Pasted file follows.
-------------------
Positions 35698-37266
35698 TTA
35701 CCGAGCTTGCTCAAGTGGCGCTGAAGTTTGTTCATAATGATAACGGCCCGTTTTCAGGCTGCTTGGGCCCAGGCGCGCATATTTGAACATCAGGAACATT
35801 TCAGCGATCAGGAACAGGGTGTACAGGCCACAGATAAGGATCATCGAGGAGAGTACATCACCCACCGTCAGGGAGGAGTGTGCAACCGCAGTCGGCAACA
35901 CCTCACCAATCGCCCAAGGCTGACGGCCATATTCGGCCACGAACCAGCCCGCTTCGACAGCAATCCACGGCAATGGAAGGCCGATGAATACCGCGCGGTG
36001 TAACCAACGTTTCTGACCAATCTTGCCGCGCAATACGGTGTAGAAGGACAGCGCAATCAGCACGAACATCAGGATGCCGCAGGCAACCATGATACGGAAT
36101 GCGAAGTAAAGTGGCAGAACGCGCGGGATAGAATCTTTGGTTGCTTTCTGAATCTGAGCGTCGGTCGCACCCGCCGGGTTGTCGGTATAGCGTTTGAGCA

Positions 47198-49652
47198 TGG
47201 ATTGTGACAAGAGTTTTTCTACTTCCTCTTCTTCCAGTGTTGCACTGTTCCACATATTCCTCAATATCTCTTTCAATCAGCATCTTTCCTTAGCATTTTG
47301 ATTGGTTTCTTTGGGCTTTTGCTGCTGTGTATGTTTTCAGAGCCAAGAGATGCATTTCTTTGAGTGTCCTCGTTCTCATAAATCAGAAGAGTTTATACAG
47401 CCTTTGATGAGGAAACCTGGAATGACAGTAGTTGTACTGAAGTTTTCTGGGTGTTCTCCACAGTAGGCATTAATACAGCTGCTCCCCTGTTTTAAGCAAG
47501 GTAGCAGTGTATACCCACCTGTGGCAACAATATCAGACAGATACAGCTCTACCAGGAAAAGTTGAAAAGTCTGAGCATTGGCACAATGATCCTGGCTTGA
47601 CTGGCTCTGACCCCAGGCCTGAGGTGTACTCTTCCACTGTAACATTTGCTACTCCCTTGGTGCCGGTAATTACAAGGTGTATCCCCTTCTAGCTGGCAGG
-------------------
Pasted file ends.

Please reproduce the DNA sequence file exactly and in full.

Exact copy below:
Positions 35698-37266
35698 TTA
35701 CCGAGCTTGCTCAAGTGGCGCTGAAGTTTGTTCATAATGATAACGGCCCGTTTTCAGGCTGCTTGGGCCCAGGCGCGCATATTTGAACATCAGGAACATT
35801 TCAGCGATCAGGAACAGGGTGTACAGGCCACAGATAAGGATCATCGAGGAGAGTACATCACCCACCGTCAGGGAGGAGTGTGCAACCGCAGTCGGCAACA
35901 CCTCACCAATCGCCCAAGGCTGACGGCCATATTCGGCCACGAACCAGCCCGCTTCGACAGCAATCCACGGCAATGGAAGGCCGATGAATACCGCGCGGTG
36001 TAACCAACGTTTCTGACCAATCTTGCCGCGCAATACGGTGTAGAAGGACAGCGCAATCAGCACGAACATCAGGATGCCGCAGGCAACCATGATACGGAAT
36101 GCGAAGTAAAGTGGCAGAACGCGCGGGATAGAATCTTTGGTTGCTTTCTGAATCTGAGCGTCGGTCGCACCCGCCGGGTTGTCGGTATAGCGTTTGAGCA

Positions 47198-49652
47198 TGG
47201 ATTGTGACAAGAGTTTTTCTACTTCCTCTTCTTCCAGTGTTGCACTGTTCCACATATTCCTCAATATCTCTTTCAATCAGCATCTTTCCTTAGCATTTTG
47301 ATTGGTTTCTTTGGGCTTTTGCTGCTGTGTATGTTTTCAGAGCCAAGAGATGCATTTCTTTGAGTGTCCTCGTTCTCATAAATCAGAAGAGTTTATACAG
47401 CCTTTGATGAGGAAACCTGGAATGACAGTAGTTGTACTGAAGTTTTCTGGGTGTTCTCCACAGTAGGCATTAATACAGCTGCTCCCCTGTTTTAAGCAAG
47501 GTAGCAGTGTATACCCACCTGTGGCAACAATATCAGACAGATACAGCTCTACCAGGAAAAGTTGAAAAGTCTGAGCATTGGCACAATGATCCTGGCTTGA
47601 CTGGCTCTGACCCCAGGCCTGAGGTGTACTCTTCCACTGTAACATTTGCTACTCCCTTGGTGCCGGTAATTACAAGGTGTATCCCCTTCTAGCTGGCAGG